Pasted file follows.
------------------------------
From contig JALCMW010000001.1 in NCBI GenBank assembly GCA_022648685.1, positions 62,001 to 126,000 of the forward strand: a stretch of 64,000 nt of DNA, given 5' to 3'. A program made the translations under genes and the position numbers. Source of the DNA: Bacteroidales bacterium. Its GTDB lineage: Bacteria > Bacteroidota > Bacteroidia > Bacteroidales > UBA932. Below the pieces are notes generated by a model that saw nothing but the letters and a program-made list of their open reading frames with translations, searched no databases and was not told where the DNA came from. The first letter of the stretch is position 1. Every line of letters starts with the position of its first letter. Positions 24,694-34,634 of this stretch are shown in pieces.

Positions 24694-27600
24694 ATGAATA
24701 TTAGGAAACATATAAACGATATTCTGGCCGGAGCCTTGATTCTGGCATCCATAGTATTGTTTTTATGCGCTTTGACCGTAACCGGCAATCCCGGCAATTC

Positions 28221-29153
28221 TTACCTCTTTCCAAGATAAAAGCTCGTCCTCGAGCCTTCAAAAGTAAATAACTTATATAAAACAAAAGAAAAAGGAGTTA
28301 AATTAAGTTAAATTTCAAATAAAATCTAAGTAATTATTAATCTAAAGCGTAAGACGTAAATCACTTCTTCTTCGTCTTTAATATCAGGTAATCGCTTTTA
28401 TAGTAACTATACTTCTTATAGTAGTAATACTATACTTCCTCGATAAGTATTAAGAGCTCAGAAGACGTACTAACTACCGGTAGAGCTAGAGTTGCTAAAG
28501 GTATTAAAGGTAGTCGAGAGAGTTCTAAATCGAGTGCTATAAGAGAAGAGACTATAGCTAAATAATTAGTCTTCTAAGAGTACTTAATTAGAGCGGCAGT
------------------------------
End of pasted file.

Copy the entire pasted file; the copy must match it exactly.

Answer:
From contig JALCMW010000001.1 in NCBI GenBank assembly GCA_022648685.1, positions 62,001 to 126,000 of the forward strand: a stretch of 64,000 nt of DNA, given 5' to 3'. A program made the translations under genes and the position numbers. Source of the DNA: Bacteroidales bacterium. Its GTDB lineage: Bacteria > Bacteroidota > Bacteroidia > Bacteroidales > UBA932. Below the pieces are notes generated by a model that saw nothing but the letters and a program-made list of their open reading frames with translations, searched no databases and was not told where the DNA came from. The first letter of the stretch is position 1. Every line of letters starts with the position of its first letter. Positions 24,694-34,634 of this stretch are shown in pieces.

Positions 24694-27600
24694 ATGAATA
24701 TTAGGAAACATATAAACGATATTCTGGCCGGAGCCTTGATTCTGGCATCCATAGTATTGTTTTTATGCGCTTTGACCGTAACCGGCAATCCCGGCAATTC

Positions 28221-29153
28221 TTACCTCTTTCCAAGATAAAAGCTCGTCCTCGAGCCTTCAAAAGTAAATAACTTATATAAAACAAAAGAAAAAGGAGTTA
28301 AATTAAGTTAAATTTCAAATAAAATCTAAGTAATTATTAATCTAAAGCGTAAGACGTAAATCACTTCTTCTTCGTCTTTAATATCAGGTAATCGCTTTTA
28401 TAGTAACTATACTTCTTATAGTAGTAATACTATACTTCCTCGATAAGTATTAAGAGCTCAGAAGACGTACTAACTACCGGTAGAGCTAGAGTTGCTAAAG
28501 GTATTAAAGGTAGTCGAGAGAGTTCTAAATCGAGTGCTATAAGAGAAGAGACTATAGCTAAATAATTAGTCTTCTAAGAGTACTTAATTAGAGCGGCAGT